The day before the wedding, preparations began in earnest, and it was hot – 109F – without even a wisp of a breeze; we began to really worry about the weather becoming the overriding factor of the wedding. The ceremony would be held at 6:30pm in an open field with no shade; teetering groomsmen, fainting bridesmaids, projectile-vomiting fathers and dying old folks became increasingly a real possibility. While this scenario would allow the event to attain the lofty goal of becoming “Truly a Wedding to Remember” (for those that survived), it was fairly unanimously seen as being potentially a bad thing. The high temperature on her wedding day was a comparatively frigid 105F, however, and as the time approached for the wedding to begin and people arrived and were seated, storms had developed over the mountains to the east and a nice, consistent breeze washed over the assembly. While one couldn’t call it cool, the weather was nicer than we could have hoped for and the heat was never a factor.
And then it began. Weddings, it would seem, tend to be all about the bride and, to a much lesser extent, her groom. The sole purpose of the father of the bride is to waddle alongside her to the altar, looking old, fat and haggard next to her in all her radiant beauty; then he passes her on to a far younger, more dashing and apparently more capable protector/man. It’s a changing of the guard, a forced retirement ceremony of sorts and, upon fulfilling the role of ancient, comparatively sad and emasculated male, the father shuffles off to sit, never to be seen or heard from again. He is left to wither and die, like a spawned salmon. I played the part.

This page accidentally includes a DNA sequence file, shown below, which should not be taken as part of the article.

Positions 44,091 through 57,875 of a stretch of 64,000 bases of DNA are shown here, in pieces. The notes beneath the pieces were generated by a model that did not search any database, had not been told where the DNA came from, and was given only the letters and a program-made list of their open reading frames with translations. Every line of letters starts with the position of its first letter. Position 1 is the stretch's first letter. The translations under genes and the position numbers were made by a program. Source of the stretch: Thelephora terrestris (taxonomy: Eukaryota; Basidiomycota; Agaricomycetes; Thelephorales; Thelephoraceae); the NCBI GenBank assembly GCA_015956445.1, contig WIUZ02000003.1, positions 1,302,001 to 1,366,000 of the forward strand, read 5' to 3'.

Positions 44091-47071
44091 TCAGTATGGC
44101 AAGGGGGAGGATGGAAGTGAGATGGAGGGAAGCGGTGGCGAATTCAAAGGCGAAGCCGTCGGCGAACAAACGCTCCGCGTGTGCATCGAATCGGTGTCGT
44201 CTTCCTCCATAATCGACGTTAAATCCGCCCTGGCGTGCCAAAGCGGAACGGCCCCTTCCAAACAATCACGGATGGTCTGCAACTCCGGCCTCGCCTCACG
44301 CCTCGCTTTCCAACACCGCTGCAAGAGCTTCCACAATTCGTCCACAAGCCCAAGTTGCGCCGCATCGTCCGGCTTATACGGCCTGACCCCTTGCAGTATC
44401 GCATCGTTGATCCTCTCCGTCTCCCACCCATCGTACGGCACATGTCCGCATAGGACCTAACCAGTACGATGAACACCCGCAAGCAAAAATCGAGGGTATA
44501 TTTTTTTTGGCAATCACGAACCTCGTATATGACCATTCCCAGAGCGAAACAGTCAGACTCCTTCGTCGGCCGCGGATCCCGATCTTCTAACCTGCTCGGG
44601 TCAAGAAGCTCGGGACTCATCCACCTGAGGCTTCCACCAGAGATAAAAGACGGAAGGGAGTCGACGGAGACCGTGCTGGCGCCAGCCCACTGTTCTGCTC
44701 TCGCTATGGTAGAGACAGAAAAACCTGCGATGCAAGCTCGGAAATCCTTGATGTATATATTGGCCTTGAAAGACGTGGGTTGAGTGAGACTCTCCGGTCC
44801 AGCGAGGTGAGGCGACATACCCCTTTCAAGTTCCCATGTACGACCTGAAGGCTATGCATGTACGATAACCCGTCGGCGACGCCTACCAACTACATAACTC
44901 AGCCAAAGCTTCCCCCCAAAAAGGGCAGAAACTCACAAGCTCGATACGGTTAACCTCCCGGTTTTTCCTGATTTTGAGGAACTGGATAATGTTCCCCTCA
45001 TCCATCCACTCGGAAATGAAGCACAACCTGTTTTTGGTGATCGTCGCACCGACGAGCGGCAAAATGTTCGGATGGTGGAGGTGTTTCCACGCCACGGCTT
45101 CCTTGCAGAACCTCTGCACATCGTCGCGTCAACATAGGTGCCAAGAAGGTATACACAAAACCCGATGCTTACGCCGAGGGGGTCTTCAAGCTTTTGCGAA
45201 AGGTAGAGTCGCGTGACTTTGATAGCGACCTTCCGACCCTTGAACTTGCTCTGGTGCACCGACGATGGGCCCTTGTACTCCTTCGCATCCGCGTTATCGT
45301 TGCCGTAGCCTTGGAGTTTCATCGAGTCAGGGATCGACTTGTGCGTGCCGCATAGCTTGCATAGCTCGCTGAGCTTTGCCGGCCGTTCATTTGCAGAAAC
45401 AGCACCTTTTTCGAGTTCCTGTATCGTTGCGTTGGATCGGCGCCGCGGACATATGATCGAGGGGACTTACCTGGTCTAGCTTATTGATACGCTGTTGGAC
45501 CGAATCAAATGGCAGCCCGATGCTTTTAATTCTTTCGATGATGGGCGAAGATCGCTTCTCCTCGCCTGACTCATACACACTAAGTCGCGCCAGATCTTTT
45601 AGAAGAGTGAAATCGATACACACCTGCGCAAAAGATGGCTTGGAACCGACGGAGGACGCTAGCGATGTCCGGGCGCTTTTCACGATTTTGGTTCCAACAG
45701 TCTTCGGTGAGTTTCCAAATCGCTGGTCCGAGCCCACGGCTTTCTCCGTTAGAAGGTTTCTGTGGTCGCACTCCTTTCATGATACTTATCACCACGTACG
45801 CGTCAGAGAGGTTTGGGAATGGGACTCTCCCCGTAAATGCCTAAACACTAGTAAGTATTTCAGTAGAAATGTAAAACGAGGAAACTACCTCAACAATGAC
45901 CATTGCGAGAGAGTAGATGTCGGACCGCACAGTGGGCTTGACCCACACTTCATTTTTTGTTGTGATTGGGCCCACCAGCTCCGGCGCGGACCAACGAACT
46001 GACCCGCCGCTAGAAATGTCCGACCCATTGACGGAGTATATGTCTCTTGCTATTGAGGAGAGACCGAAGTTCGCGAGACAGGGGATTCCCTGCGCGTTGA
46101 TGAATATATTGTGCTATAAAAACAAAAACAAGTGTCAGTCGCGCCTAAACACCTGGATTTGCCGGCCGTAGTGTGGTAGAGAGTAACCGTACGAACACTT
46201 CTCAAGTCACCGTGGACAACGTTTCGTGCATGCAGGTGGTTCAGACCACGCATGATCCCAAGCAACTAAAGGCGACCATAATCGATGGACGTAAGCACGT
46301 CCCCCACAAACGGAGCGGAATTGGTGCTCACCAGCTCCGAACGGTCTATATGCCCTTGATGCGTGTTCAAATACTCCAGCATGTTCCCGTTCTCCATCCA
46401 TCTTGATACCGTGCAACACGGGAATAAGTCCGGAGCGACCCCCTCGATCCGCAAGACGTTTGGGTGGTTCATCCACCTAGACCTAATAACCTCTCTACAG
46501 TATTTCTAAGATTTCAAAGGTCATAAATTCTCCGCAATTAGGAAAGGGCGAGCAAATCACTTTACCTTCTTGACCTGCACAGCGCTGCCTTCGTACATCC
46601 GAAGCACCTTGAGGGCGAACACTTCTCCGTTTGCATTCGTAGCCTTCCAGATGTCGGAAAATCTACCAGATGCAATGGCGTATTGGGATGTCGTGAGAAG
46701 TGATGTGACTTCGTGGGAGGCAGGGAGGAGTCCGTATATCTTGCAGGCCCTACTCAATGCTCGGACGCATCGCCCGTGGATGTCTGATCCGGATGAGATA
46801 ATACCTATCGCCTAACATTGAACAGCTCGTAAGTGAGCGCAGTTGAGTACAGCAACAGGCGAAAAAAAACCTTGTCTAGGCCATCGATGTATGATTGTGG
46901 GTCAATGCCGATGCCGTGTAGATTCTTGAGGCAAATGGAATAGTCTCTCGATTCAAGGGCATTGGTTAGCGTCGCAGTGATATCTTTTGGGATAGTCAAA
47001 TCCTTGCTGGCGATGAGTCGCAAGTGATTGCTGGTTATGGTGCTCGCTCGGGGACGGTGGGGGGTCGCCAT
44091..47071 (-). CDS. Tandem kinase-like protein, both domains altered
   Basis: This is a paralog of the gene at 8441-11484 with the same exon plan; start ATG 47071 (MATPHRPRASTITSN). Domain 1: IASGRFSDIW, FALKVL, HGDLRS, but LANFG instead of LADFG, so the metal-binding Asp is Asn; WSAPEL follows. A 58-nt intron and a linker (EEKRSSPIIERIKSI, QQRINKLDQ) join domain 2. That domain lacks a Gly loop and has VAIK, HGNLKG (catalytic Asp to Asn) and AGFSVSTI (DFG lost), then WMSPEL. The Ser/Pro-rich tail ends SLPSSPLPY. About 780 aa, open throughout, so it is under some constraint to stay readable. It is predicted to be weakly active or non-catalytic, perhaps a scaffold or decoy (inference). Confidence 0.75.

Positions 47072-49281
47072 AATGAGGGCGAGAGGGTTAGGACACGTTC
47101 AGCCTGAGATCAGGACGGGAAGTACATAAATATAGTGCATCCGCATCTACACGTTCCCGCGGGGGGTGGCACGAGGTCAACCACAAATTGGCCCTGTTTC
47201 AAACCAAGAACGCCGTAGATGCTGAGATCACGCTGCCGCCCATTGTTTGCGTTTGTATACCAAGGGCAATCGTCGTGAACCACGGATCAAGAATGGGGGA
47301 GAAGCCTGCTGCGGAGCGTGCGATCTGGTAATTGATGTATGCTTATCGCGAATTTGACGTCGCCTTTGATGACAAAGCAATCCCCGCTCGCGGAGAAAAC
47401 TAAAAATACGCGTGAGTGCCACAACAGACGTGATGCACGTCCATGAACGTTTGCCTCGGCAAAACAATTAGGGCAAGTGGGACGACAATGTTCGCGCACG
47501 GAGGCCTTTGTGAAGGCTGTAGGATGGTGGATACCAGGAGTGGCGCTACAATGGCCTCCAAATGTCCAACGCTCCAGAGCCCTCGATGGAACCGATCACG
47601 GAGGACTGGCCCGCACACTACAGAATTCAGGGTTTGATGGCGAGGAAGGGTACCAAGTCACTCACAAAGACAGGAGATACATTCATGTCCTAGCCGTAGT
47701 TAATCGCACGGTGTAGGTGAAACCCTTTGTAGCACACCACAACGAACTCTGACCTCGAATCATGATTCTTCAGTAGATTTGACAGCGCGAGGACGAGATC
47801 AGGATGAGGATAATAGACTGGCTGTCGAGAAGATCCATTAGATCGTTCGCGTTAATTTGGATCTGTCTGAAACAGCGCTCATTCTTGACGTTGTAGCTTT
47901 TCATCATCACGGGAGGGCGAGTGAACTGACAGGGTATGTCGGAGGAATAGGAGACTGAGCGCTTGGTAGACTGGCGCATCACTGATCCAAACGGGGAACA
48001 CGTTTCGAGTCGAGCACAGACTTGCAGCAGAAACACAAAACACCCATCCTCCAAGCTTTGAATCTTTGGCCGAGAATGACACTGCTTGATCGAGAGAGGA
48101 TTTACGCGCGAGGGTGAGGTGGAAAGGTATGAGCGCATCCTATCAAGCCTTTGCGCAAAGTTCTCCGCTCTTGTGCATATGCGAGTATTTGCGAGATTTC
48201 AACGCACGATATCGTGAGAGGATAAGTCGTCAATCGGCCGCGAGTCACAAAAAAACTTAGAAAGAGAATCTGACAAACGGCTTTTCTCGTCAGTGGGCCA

As I sat next to my wife after having given my daughter away, I had intended to wallow in self-pity and silent loathing for those responsible for my plight; instead, I found myself captivated by the proceedings. My daughter, always breathtaking (thank God for recessive genes) and now more beautiful than ever, was getting married; her husband to be, solemnly respectful in the moment, was teary-eyed; the man officiating (my daughter’s youth pastor growing up) spoke from the heart, and had to pause to hold back tears himself; a song, played by one of her friends, wafted gently and soothingly over us all while the bride and groom took communion together; and mesquite trees and mountains, awash in light from the setting sun, stood in splendor behind the altar. It was perfect.
In the end, it was perfect. Why? Clearly, because God was involved. Certainly my wife, our daughters and the bridesmaids did their share to make it special: there was a simple, tasteful elegance to it all. (The simple part was my contribution). But all the things that could have sparked disaster – the heat, the storms, the Chinese lights, my wallet pushed way up into my upper colon – were swept aside with a wave of His hand. It was perfect because He was there, and the love that He instills in us for each other was evident for all to see. Finally, the hesitance I’d felt to feel happy and at peace over this marriage was gone. God was in attendance and the Master of Ceremony – I’ve never felt His presence more strongly – and it is that presence that ensured this union was meant to be.
In closing, this for my new, favorite (only) son-in-law: God has blessed you, Luke, with a beautiful, intelligent, sweet-natured bride. Take care of my daughter; only God loves her more than her mom and I, but now maybe you do, too. (I doubt it). I pray His richest blessings for you both, and for a long and happy life together. And for children. Tall ones. With a genetic predisposition for basketball.